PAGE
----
Automatic archival Enabled
Archive destination USE_DB_RECOVERY_FILE_DEST
Oldest online log sequence 11648
Next log sequence to archive 11649
Current log sequence 11649

Oracle 18c install DBCA failure – PRCR-1006 PRCR-1071 CRS-2566

Background

During my first Oracle 18c install I hit an installation issue with Oracle DBCA (Database Configuration Assistant) failing.

After looking at the installation log file “/u01/app/oraInventory/logs/InstallActions2018-07-26_12-18-47PM/installActions2018-07-26_12-18-47PM.log”

I could see the following:

PRCR-1006 : Failed to add resource ora.cdb1.db for cdb1
PRCR-1071 : Failed to register or update resource ora.cdb1.db
CRS-2566: User ‘oracle’ does not have sufficient permissions to operate on resource ‘ora.driver.afd’, which is part of the dependency specification.

Issue

The ‘oracle’ user primary group (dba) does not have privilege on ora.driver.afd

[oracle@z-oracle1 ~]$ id grid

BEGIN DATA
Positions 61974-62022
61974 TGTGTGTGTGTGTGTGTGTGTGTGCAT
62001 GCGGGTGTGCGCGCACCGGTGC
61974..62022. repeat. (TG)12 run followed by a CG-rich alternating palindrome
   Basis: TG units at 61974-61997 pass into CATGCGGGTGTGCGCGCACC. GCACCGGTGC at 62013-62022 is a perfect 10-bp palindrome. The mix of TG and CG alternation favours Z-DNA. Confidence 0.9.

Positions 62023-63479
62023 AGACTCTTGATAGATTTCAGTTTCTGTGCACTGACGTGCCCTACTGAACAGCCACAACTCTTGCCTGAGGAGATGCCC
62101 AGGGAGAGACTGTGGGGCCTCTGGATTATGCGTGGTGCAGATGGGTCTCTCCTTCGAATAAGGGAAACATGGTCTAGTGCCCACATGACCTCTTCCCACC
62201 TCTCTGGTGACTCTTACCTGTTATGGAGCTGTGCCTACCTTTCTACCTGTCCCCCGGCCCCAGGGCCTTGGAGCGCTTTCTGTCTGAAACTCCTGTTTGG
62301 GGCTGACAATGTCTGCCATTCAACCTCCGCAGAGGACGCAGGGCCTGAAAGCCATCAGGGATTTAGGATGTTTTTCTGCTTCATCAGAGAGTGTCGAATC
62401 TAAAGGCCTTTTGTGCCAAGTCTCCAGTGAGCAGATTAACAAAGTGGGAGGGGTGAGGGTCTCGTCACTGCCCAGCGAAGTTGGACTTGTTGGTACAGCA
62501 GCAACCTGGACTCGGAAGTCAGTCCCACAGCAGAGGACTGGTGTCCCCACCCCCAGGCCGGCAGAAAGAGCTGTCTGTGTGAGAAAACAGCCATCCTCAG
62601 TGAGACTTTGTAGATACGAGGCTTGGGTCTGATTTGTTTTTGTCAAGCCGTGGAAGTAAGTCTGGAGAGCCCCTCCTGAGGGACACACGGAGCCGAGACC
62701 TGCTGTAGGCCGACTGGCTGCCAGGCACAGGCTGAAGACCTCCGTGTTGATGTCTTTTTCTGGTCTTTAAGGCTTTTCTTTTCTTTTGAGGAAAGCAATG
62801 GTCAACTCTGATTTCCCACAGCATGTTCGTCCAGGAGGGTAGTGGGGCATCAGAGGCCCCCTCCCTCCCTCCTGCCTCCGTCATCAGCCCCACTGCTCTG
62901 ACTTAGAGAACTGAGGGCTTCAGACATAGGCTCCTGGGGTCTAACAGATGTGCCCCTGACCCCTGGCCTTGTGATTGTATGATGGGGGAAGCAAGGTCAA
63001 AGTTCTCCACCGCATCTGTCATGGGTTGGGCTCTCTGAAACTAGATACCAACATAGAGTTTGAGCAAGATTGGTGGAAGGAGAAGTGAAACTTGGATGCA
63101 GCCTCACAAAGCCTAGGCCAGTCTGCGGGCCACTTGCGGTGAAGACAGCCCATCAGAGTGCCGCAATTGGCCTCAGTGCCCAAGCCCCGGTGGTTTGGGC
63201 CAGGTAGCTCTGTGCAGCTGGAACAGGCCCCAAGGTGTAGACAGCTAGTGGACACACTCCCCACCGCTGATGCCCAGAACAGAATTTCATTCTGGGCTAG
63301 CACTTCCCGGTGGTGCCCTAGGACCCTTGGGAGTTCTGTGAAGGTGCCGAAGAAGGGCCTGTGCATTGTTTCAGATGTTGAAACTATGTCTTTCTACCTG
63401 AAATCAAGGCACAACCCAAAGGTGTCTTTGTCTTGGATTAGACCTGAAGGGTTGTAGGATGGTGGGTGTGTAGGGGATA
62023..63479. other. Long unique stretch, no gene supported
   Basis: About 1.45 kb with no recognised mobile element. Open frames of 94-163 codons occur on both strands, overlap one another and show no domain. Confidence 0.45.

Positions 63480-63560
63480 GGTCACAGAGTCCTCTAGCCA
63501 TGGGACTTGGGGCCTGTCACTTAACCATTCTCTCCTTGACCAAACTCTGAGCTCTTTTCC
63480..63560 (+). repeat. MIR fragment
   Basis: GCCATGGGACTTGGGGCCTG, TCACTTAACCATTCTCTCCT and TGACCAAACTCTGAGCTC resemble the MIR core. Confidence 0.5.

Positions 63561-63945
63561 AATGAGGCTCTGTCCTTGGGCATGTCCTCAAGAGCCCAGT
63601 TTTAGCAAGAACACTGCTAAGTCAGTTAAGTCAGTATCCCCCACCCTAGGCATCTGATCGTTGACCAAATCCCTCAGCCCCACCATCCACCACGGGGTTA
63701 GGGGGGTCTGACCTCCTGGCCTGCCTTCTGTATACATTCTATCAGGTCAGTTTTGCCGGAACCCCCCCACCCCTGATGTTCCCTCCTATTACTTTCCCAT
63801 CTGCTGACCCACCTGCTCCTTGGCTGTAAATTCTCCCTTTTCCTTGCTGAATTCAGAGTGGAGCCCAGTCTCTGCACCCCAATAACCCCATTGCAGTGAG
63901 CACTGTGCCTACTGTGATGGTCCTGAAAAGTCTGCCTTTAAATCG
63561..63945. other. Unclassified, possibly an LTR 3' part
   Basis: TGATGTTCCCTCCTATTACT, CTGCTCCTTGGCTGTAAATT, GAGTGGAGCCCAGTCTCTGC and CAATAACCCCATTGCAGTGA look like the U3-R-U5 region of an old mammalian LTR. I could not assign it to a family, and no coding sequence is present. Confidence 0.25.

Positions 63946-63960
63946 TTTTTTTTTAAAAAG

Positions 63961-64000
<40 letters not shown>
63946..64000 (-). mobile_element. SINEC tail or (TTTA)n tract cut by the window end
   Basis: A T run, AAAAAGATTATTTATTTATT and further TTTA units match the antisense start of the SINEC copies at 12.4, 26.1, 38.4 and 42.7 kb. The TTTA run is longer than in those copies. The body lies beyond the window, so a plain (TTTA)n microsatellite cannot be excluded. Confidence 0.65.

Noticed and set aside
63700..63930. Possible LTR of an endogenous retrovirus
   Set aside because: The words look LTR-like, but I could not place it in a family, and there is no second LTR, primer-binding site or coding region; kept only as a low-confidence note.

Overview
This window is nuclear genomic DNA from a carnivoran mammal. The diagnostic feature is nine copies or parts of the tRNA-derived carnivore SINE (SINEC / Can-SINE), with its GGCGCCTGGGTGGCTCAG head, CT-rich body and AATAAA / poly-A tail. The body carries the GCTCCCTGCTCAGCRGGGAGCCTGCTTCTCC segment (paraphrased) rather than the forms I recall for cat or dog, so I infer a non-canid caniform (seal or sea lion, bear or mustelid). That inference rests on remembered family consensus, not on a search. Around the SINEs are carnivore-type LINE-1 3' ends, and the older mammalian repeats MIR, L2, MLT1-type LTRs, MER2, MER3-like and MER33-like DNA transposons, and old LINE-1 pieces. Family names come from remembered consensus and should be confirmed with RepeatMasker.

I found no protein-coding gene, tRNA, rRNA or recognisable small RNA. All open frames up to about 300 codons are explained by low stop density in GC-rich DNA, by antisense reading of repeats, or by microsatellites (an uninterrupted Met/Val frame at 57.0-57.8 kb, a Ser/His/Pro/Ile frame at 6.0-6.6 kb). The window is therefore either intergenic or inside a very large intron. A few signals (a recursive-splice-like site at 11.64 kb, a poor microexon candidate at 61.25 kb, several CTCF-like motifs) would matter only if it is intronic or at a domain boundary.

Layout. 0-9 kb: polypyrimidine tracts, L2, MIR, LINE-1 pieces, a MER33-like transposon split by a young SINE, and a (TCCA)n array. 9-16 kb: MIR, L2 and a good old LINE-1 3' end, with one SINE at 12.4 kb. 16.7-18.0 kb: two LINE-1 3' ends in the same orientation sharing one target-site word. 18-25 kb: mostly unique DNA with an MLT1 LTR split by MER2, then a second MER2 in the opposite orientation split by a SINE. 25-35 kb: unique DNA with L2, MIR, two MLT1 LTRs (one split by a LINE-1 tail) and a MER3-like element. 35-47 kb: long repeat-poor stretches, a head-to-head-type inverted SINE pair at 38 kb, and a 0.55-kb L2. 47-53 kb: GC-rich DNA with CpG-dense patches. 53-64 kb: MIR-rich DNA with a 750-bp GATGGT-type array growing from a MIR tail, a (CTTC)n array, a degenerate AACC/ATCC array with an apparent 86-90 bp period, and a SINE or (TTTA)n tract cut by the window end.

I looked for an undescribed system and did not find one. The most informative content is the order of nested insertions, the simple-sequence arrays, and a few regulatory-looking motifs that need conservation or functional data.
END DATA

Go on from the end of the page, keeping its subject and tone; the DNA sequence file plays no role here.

uid=54331(grid) gid=1001(dba) groups=1001(dba),54321(oinstall),54333(asmdba),54334(asmoper),54335(asmadmin),54336(racdba)

[grid@z-oracle1 ~]$ id grid
uid=54331(grid) gid=1001(dba) groups=1001(dba),54321(oinstall),54333(asmdba),54334(asmoper),54335(asmadmin),54336(racdba)

Fix

Change the afd driver resource group to database user group e.g. ‘asmadmin’ to ‘dba’

[grid@z-oracle1 ~]$ crsctl stat res ora.driver.afd -p

ACL=owner:grid:rwx,pgrp:asmadmin:r-x,other::r–,user:grid:r-x

[grid@z-oracle1 ~]$ crsctl modify resource ora.driver.afd -attr “ACL=’owner:grid:rwx,pgrp:dba:r-x,other::r–,user:grid:r-x’ ” -init

[grid@z-oracle1 ~]$ crsctl stat res ora.driver.afd -p

ACL=owner:grid:rwx,pgrp:dba:r-x,other::r–,user:grid:r-x…

Once corrected I was able to resume the installation without any experiencing any further issues.

Hope this helps.

Oracle 18c Grid Infrastructure installation

Preparation

[root@z-oracle1 ~]# cd /u01/app/18.0.0/grid/cv/rpm
[root@z-oracle1 rpm]# ls
cvuqdisk-1.0.10-1.rpm

[root@z-oracle1 rpm]# rpm -ivh cvuqdisk-1.0.10-1.rpm
Preparing… ################################# [100%]
Updating / installing…
1:cvuqdisk-1.0.10-1 ################################# [100%]

18c Grid Infrastructure installation

Confirm ‘grid’ owner groups.

[grid@z-oracle1 grid]$ id grid

uid=54331(grid) gid=1001(dba) groups=1001(dba),54321(oinstall),54333(asmdba),54334(asmoper),54335(asmadmin),54336(racdba)